Cultural Consumer: Star Wars show offers example of fringe festival success

Charles Ross built career on one-man theatre production in circuit that supports new artists

I got my geek on Friday night.

Charles Ross brought his delightfully dorky One-Man Star Wars show to the Nanaimo Entertainment Centre last weekend to help support a new fringe festival in Nanaimo.

The festival is tentatively scheduled for the fall, featuring new theatre works by local and emerging artists.

Ross got his start on the fringe – literally. He produced the first incarnation of One-Man Star Wars at a fringe festival in Toronto about a decade ago and since then performed on four continents, including a stint on Broadway in New York. Later this month, he embarks on a tour of Australia which will see him on stage at the Sydney Opera House.

The success of One-Man Star Wars doesn’t end there, either. As he told the crowd Friday night, one of his collaborators on his show, T.J. Dawe, had another fringe creation picked up by Fox Searchlight movie company. Some people were lucky enough to see Dawe perform that piece on the North American fringe circuit. The rest of us will have to wait until the movie comes out.

Fringe theatre is celebrating its 25th anniversary in Victoria and I’ve had the opportunity to attend a few shows in the past two years. It’s experimental, with very few frills, but it’s the chance to see art for art’s sake, which is increasingly hard to come by in the lack of stable funding – government or corporate – and the push to produce shows that are commercially palpable to the public. Kind of like pop music versus protest songs. Lady Gaga versus Neil Young.

Fringe theatre festivals offer actors, directors and writers the opportunity to experiment with less chance of financial ruin. They can test new ideas, rework old ones and take chances to see what techniques resonate with audiences – and which ones don’t. Those ideas spawn new ones, even if the original ideas turn into total disasters.

Nanaimo, one of the leading arts communities, is finally getting its own fringe theatre festival. In late spring, theatre companies who entered the lottery will be chosen at random to produce a multi-night run of their show. Leading up to the festival will be a series of fundraising shows, performed by veterans of the fringe circuit, like Ross who performed this past weekend, and Dawe, who performs later this year.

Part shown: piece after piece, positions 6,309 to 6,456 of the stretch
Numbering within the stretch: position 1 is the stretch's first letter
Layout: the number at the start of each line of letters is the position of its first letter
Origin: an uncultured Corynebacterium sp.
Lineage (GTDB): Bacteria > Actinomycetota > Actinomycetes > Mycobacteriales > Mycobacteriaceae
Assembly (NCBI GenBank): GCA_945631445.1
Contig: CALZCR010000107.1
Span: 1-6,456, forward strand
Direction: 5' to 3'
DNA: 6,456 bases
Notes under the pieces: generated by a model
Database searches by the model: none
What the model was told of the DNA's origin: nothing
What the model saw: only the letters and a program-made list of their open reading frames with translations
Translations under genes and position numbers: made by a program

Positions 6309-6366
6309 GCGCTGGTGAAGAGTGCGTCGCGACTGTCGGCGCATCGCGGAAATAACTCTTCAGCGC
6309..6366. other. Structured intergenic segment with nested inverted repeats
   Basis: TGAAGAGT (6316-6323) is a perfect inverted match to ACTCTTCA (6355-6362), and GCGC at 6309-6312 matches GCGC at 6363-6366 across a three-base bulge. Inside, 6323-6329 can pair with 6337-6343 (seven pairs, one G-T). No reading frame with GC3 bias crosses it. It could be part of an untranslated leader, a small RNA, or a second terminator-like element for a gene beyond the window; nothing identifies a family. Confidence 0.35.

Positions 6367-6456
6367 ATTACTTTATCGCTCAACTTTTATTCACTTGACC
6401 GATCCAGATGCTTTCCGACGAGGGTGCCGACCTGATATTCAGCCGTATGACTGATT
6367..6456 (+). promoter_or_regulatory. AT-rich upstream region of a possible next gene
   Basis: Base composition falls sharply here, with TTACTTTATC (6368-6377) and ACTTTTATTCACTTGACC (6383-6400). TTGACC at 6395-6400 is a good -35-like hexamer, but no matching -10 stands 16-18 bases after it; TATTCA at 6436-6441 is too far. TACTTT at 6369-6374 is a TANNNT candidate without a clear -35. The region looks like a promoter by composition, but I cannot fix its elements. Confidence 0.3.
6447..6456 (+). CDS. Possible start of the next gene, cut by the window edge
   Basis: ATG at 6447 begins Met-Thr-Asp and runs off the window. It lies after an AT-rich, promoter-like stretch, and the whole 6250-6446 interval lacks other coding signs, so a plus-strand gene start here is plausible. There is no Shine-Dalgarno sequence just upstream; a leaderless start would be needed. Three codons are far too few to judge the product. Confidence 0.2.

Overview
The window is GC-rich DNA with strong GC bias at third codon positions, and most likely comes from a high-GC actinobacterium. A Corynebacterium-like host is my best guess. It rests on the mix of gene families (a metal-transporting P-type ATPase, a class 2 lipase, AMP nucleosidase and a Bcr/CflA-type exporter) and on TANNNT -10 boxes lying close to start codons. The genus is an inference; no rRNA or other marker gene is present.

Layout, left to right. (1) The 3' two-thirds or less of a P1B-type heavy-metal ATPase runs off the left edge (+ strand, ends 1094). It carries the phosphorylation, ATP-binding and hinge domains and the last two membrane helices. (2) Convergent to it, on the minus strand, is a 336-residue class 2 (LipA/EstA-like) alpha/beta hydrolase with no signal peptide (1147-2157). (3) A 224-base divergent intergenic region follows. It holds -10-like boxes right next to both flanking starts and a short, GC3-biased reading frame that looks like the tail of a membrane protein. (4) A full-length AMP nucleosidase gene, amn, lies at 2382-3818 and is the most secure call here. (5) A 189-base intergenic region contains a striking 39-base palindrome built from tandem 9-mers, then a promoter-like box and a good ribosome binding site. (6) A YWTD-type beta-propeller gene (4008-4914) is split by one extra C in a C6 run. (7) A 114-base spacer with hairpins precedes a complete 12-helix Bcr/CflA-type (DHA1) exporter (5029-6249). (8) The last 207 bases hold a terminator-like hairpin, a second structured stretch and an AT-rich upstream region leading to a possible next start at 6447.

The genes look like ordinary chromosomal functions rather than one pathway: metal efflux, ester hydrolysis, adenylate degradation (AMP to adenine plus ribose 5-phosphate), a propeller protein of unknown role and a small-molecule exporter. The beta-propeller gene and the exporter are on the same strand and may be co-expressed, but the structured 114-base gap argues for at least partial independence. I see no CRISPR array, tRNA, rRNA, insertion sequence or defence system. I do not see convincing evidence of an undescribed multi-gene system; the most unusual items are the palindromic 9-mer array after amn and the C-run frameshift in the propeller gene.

Organizing Nanaimo’s fringe is Pacific Coast Stage Co., headed by Jeremy Banks, a former Vancouver Island University theatre student, who spent last summer travelling and working backstage on the fringe circuit from Montreal, to Toronto, Winnipeg, Edmonton, Calgary and Vancouver before performing at the Victoria fringe festival a one-man show about coming of age, which received four-star reviews in the Victoria papers.

Nanaimo’s fringe festival will need to grow significantly over the years if it wants to be part of the larger North American circuit.

I hope it receives the support it needs, through volunteers, sponsors and supporters (audience attendance), to reach that goal.

One-Man Star Wars and its success owes a lot to the fringe festival circuit in North America. Ross says this during his show. He also tells the crowd that he grew up in Prince George and now lives in Victoria. Nanaimo gives its emerging artists in music, dance and visual art a starting point through music festivals like JazzFest and schools like Kirkwood Academy of Performing Arts which produce the likes of Diana Krall and Jillian Vanstone. These artists achieved worldwide success, beginning in their own backyards. A Nanaimo fringe festival gives that opportunity to even more.

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Nanaimo News Bulletin